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Tuesday, June 22, 1999 Published at 09:29 GMT 10:29 UK


Pet hoarders may need help

In many cases animals had to be rescued from the "rescuers"

People who hoard pets may be in need of serious psychiatric help, researchers have warned.

They found that many such people believed they were on a mission to rescue animals, but are often prosecuted for animal cruelty because they cannot cope.

Some of the men and women studied had as many as 100 animals ranging from cats and dogs to birds and farm animals, the researchers said.

The team, based in the US, now plans to establish a national surveillance system so animal shelters can notify them of any future cases.

Public health issue

Dr Gary Patronek of the Tufts University School of Veterinary Medicine, in Massachusetts, led the study, which was published in the journal Public Health Reports.

He said: "Public health professionals should recognise that animal hoarding may be a sentinel for mental health problems or dementia, which merit serious assessment and prompt intervention.

"Animal hoarders often deny reality, and insist that their animals are healthy."

The team looked at 54 cases - all of which were referred by animal control agencies and humane societies - with an average of 39 pets each.

The team said the animals were often kept in filthy conditions.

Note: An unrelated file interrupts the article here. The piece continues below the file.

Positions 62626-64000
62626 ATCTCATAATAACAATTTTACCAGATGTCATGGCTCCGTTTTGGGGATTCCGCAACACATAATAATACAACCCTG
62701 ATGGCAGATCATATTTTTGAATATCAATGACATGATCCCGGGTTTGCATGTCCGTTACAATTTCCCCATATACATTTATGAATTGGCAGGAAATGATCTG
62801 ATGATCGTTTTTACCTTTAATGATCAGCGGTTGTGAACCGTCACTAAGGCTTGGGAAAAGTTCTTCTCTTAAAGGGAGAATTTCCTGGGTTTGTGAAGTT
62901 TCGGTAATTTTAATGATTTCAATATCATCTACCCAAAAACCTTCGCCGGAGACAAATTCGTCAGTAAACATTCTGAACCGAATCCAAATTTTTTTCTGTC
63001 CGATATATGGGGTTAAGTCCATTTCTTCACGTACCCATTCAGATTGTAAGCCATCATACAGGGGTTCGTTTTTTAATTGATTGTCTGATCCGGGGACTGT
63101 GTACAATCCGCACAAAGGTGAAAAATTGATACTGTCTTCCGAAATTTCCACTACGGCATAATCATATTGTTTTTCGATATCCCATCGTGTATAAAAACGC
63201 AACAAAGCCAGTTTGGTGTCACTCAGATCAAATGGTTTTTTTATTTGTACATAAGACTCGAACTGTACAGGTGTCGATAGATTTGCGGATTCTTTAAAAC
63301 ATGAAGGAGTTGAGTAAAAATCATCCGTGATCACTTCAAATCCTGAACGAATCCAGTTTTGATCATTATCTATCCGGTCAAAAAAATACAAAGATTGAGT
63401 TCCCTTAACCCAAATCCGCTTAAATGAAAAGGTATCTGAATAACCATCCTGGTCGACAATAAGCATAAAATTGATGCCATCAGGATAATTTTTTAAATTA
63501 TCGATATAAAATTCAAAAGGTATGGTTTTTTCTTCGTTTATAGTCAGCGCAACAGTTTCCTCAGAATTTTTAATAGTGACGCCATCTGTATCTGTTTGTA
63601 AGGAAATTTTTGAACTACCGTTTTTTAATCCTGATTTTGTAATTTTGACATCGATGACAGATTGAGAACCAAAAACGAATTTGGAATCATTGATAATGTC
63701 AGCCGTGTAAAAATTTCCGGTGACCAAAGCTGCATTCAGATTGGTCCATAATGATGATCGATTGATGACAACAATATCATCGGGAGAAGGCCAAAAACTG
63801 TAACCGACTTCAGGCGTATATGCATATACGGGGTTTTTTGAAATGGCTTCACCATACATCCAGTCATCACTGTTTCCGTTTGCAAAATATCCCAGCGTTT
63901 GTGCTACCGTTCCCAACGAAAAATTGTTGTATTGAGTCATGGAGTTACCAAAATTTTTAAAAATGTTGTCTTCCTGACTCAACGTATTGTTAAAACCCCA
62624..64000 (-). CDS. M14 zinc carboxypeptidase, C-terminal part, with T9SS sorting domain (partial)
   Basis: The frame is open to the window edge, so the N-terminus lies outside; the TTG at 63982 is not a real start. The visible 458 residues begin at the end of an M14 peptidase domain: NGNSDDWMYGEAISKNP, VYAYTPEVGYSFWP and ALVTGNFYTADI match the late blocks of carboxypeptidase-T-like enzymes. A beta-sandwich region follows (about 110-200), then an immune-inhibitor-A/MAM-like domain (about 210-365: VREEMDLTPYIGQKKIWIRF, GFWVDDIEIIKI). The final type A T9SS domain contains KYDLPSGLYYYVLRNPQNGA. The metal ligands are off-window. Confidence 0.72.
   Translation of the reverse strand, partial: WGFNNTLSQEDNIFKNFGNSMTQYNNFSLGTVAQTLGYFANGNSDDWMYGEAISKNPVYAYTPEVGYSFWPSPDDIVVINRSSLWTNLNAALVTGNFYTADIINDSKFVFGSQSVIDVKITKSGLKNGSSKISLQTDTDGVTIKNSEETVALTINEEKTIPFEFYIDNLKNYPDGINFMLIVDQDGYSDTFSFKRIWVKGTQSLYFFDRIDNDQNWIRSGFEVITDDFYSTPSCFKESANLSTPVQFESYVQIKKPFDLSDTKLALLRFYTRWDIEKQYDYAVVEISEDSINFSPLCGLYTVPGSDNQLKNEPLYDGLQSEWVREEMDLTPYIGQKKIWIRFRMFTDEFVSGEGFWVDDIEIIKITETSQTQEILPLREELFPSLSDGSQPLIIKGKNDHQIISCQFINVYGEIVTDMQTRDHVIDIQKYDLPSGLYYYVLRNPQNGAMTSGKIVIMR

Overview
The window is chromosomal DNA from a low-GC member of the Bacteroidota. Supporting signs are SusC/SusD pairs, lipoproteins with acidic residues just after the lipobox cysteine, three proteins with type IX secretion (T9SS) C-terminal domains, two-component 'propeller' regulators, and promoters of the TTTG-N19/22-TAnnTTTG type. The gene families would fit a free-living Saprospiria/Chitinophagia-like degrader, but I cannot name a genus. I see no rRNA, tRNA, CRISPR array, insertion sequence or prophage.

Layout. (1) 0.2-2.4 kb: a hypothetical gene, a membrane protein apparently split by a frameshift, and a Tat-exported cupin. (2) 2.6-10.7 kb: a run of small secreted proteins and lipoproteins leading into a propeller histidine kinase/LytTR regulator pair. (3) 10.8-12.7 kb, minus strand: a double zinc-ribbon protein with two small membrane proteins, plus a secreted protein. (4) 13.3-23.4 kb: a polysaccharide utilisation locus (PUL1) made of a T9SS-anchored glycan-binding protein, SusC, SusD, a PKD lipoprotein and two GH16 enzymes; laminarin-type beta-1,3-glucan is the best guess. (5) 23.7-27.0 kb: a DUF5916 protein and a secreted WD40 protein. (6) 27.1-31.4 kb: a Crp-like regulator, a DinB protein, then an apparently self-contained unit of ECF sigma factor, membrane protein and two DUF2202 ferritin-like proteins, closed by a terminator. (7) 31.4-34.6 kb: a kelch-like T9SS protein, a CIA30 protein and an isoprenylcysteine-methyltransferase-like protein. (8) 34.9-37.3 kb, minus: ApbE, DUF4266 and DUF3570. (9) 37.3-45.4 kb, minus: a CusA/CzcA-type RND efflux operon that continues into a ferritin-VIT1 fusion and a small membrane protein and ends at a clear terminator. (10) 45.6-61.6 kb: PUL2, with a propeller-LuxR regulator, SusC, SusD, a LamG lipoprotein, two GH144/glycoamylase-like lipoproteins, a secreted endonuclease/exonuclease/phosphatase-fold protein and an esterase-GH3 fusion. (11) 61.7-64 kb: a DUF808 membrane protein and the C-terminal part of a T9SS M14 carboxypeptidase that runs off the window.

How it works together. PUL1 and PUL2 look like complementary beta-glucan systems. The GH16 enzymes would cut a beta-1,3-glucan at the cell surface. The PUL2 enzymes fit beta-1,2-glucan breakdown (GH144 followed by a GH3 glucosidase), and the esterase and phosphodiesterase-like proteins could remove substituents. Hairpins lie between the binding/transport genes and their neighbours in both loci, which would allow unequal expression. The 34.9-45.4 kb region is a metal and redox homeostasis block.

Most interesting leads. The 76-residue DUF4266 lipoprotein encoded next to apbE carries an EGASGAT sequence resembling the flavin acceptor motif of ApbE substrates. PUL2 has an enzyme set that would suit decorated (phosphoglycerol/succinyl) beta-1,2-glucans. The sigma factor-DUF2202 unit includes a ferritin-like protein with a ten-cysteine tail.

Common factors

They also identified several features the subjects had in common:

  • 76% are women
  • 83% are middle-aged
  • 50% live alone
  • In 80% of cases animals were found dead, malnourished or injured
  • Many are prosecuted, but usually move house and start again
"People are not getting the right help or services because animal hoarding is not being recognised for what it is - a mental health problem," Dr Patronek said.

'Impossible to judge'

An RSPCA spokeswoman said the society was campaigning for legislation to monitor people who took in large numbers of animals.

"There is at the moment no monitoring or licensing of that situation. We want legislation to guarantee the welfare of animals in that position," she said.

However, it was impossible to make sweeping judgements about the mental health of people who took in more than a few pets.

"It may well be that people have the best intentions, and it may well be they are perfectly well cared for," she said.

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